Transformational
thinking

Talking about a green revolution

20 November, 2020

Government plans tend to be…well, plans for government. But what is striking about the 10-point green plan announced this week by Downing Street is the extent to which it brings everyone, from businesses to consumers, along on the journey to net zero.

If successful, the plan will change our lives in quite fundamental ways. There is an emphasis on promoting alternatives to car use, and a restated commitment to phase out cars and other vehicles with combustion engines by 2030, as well as grant funding to support better insulation and greener ways of heating our homes. We’ll see more trees being planted – 30,000 hectares, equivalent to the area of Birmingham, each year. Not to mention the ambition to create thousands of new jobs in green industries, from energy generation to marine transport.

The plan has, as you would expect, come under scrutiny – there are claims it doesn’t contain much that is new, criticisms of its silence on support for onshore wind and solar energy generation, and specific protection for forests and peatlands. Nonetheless, the plan sets out a clear path ahead of the expected publication of a new UK climate plan in the coming months. What is becoming increasingly clear is that the way to net zero as a country is not just about government action – it’s going to take an effort from businesses and consumers alike to get there. So we’d encourage businesses big and small to take the plan as the inspiration for their own green deal strategy, that addresses both environmental and climate recovery, and that thinks holistically about the human, natural and technological dimensions of climate change. With the UK hosting COP26 this time next year, there’s never been a better time to be a green hero.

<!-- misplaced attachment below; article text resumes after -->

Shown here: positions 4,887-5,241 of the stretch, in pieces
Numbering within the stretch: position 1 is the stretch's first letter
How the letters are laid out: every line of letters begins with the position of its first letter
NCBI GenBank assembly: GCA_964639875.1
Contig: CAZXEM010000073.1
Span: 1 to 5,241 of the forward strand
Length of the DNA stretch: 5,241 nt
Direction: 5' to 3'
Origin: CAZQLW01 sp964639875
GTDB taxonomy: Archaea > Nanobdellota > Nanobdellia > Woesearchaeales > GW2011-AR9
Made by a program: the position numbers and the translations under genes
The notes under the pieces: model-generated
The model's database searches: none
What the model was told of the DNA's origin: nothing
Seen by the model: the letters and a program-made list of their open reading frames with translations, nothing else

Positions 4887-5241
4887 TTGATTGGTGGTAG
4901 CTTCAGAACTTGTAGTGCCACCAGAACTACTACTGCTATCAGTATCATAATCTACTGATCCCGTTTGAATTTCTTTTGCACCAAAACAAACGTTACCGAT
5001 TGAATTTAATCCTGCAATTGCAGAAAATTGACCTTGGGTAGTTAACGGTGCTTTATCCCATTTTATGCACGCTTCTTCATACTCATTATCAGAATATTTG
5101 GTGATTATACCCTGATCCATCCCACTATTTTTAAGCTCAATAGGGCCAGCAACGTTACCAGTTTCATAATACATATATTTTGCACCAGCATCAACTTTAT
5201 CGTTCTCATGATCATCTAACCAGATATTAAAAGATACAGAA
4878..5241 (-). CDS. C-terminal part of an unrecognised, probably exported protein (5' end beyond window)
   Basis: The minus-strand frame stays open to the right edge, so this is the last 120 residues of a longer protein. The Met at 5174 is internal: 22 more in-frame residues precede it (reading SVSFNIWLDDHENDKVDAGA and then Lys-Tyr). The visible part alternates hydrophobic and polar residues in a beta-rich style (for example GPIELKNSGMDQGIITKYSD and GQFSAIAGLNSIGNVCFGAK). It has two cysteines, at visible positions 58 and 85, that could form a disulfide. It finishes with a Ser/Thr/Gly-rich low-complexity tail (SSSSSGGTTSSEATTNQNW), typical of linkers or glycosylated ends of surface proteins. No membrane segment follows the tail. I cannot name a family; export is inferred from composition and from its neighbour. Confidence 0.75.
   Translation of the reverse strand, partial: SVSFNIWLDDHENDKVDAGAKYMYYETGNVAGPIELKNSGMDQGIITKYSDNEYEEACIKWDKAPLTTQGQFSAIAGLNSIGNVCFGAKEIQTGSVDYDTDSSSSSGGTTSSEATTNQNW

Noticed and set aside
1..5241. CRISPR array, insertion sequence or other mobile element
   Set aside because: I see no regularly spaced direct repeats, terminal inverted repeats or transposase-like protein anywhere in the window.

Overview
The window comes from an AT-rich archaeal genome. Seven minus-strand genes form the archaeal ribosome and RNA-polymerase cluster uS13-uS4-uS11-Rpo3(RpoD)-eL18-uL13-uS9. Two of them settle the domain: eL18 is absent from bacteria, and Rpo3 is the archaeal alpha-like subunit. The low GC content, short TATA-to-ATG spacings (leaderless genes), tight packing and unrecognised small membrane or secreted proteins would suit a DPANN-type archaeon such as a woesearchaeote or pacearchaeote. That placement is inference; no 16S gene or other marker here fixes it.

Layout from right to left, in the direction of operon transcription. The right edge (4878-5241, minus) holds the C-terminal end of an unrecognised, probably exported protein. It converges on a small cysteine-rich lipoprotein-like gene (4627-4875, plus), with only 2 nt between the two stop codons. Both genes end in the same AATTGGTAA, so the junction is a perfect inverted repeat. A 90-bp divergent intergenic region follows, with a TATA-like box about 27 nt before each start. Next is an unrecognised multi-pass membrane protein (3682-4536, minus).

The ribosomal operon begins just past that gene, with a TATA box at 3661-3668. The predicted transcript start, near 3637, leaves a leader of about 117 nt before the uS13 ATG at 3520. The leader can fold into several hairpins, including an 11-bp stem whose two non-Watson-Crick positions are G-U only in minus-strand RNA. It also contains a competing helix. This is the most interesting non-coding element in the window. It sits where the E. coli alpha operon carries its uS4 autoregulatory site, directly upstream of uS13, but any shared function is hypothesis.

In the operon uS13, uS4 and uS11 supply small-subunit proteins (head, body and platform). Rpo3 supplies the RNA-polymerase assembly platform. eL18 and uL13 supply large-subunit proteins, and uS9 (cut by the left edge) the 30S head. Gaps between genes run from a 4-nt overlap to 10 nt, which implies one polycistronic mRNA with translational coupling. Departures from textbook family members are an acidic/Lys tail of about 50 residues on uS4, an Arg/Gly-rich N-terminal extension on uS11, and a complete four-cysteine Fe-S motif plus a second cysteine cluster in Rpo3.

By Claire Jost

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